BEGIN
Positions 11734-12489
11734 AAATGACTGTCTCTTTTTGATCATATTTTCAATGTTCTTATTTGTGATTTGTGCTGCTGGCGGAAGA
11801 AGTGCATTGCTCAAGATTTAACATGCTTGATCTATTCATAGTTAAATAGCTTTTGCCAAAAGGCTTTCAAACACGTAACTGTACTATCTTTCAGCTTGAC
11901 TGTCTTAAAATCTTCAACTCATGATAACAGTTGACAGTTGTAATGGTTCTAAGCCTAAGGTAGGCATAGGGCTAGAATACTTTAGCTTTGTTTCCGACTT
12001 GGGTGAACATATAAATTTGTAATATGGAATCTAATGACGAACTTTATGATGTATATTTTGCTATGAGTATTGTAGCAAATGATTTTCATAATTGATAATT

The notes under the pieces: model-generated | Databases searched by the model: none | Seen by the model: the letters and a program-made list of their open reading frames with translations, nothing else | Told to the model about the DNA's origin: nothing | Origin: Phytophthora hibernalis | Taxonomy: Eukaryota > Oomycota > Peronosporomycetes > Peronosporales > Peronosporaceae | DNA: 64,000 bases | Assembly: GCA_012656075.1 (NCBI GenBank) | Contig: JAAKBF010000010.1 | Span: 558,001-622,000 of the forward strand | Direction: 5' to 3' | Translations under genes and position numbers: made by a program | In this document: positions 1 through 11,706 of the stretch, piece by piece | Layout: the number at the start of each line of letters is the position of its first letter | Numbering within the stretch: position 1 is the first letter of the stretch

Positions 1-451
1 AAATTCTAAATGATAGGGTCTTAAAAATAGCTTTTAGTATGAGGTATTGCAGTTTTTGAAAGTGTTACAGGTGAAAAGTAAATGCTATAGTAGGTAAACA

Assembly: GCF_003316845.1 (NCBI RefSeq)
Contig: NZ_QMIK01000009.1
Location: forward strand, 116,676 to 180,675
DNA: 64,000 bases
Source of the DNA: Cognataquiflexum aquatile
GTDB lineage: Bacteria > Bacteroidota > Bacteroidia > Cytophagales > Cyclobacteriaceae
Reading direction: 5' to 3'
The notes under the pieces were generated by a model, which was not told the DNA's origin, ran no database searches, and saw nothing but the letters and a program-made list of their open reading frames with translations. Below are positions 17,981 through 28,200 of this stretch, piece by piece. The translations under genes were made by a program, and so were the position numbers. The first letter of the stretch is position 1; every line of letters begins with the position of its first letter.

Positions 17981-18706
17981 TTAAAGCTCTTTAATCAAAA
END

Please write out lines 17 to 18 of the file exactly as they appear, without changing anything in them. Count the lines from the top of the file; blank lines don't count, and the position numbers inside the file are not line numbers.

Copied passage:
Positions 17981-18706
17981 TTAAAGCTCTTTAATCAAAA